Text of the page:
Austin implemented sheltering in place on March 24, so today, April 7, is Day 14.
You may have read in the news about the 70 UT students who chartered a plan to Baja California for spring break and took commercial flights back. Forty-nine of them have tested positive as of 3 days ago.
Zip code 78705, the area west and north of UT that houses many students, has 55 verified cases, the most of any zip code in the county. The 20-29 age group still has the highest number of cases of any age group in the area. It’s a younger city demographically.
It’s now January 2017, and I’m here to give you an update, prompted by a couple of comments I’ve received recently from readers who are suffering from SI joint pain.
I finally stopped wearing the belt last month, in December 2016. That’s right, I wore it most of the time for 18 months, a year and a half. My pelvis feels pretty aligned now. It’s not perfect, but it is strong and tight enough that the joint stays in place. Since I started wearing it, I haven’t had that unstable, painful feeling of my SI joint going out. Continue reading →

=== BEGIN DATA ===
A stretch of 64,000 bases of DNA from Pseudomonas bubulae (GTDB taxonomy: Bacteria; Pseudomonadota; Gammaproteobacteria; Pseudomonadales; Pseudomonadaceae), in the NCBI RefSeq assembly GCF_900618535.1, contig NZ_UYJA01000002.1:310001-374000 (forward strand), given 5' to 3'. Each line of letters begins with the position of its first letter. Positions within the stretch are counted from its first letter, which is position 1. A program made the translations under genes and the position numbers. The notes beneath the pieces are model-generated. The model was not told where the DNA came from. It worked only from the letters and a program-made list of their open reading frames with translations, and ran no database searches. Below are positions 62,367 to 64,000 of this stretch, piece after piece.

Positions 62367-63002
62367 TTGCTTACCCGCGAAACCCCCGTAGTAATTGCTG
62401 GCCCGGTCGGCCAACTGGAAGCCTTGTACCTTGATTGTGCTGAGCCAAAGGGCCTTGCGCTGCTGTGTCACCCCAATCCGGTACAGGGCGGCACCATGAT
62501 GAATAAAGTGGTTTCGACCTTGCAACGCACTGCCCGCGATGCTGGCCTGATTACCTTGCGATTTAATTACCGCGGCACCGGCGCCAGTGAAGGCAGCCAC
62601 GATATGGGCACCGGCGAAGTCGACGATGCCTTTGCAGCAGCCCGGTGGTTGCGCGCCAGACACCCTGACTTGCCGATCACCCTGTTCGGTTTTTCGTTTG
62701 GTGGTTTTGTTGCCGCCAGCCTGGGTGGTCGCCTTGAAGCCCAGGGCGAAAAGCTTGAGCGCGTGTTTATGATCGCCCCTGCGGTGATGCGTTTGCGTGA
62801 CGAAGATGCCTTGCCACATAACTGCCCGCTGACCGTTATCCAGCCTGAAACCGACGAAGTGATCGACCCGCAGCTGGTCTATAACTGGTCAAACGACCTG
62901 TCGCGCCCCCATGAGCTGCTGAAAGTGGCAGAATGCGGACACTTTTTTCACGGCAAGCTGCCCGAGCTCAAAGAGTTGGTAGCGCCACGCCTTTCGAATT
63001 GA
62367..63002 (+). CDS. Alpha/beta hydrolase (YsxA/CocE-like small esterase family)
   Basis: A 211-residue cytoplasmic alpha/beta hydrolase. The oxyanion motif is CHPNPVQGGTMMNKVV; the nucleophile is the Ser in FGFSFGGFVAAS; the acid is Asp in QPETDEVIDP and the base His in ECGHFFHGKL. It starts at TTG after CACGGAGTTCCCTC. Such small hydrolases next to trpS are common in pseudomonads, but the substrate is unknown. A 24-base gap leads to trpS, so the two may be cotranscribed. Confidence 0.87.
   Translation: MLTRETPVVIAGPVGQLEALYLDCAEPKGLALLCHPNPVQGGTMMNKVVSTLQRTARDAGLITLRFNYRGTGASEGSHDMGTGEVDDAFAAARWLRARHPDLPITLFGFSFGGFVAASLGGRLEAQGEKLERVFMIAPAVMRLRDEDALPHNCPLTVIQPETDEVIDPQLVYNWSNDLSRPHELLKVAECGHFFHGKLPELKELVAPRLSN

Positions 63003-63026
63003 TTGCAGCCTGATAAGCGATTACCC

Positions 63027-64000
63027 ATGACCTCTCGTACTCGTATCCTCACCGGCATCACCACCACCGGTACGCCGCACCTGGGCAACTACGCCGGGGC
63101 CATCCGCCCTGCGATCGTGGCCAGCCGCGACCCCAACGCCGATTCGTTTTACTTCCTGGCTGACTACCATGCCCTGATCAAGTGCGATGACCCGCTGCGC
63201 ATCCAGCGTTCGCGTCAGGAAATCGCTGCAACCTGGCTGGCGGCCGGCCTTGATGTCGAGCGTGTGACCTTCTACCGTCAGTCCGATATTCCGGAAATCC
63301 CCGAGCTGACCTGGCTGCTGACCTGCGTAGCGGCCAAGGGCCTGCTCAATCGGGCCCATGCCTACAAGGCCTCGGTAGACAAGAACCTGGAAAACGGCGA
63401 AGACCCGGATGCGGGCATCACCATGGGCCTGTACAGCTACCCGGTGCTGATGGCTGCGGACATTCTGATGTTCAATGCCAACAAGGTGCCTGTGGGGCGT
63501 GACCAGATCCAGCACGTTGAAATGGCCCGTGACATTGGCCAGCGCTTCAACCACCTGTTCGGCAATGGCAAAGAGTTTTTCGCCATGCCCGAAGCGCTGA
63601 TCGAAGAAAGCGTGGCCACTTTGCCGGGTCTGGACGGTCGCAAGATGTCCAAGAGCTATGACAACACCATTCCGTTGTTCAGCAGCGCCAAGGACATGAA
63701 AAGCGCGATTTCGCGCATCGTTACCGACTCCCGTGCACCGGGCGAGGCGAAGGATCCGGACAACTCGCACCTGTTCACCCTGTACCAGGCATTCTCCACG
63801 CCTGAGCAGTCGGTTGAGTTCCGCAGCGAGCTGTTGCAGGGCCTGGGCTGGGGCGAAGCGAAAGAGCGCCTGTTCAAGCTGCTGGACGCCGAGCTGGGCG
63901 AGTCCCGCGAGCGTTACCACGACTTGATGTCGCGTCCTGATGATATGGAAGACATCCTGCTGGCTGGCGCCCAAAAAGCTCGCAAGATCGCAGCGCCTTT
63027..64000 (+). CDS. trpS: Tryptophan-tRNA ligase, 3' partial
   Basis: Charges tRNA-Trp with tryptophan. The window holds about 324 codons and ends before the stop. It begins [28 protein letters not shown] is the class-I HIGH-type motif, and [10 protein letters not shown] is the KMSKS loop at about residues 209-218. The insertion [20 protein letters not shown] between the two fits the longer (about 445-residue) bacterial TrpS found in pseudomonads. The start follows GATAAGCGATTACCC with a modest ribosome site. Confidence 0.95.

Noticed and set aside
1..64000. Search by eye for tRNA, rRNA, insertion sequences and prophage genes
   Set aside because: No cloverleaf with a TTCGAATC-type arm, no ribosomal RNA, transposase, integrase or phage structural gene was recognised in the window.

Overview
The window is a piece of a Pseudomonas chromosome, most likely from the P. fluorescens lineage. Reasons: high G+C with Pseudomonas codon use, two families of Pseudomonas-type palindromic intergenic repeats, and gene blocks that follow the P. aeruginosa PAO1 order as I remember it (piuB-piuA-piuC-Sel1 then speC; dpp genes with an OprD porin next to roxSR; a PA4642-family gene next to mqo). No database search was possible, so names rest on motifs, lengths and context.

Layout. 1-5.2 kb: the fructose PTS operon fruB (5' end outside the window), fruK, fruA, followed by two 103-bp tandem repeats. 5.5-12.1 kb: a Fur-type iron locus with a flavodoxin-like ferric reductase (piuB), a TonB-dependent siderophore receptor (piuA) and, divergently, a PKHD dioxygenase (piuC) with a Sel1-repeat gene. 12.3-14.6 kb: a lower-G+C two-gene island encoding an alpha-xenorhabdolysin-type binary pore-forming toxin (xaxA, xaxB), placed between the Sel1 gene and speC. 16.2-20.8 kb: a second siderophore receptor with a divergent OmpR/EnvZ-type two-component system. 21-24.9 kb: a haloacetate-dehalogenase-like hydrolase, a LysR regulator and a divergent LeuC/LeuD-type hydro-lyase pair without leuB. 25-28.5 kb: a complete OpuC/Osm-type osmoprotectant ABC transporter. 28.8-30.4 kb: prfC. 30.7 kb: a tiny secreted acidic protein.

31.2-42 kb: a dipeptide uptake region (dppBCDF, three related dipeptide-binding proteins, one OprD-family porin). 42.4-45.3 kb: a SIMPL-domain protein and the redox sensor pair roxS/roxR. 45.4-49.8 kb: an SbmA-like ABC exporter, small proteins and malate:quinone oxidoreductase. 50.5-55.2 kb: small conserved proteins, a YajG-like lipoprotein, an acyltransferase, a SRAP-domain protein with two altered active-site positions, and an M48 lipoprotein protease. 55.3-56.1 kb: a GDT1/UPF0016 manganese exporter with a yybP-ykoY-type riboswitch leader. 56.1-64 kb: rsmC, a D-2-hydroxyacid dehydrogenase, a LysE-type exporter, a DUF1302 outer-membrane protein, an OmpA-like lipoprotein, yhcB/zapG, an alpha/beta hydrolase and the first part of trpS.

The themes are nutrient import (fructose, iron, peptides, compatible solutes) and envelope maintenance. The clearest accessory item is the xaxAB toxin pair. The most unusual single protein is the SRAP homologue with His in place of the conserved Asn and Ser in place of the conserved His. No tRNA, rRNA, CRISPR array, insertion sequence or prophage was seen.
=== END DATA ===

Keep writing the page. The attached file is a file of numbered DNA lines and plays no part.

This is Part 4, the last in a series. Read Part 1, Part 2, and Part 3 to get the whole story, or read a summary here.
Recap: Phyllis was diagnosed with diabetes in 2003. She knew she had to break the pattern of seeking comfort in food to offset stress. She quit her job, immersed herself in nature and quiet, and began a healing journey that included movement, listening to her intuition, effective medication, dietary changes. She got off all her meds because she no longer needed them.
Health and the City
Phyllis says that living in Austin made changing her lifestyle easier, because in this health-oriented city, many others are also working hard on improving their health, and everyone is supportive. She found restaurants where she could eat healthy food.
Phyllis also said yes to working with a personal trainer in 2011. Her doctor wrote a prescription so that she was able to use the flexible spending account her employer offered to pay for training. She worked with Craig Johnson at New Horizons and says he made working out so much fun, they were laughing the whole time. Continue reading →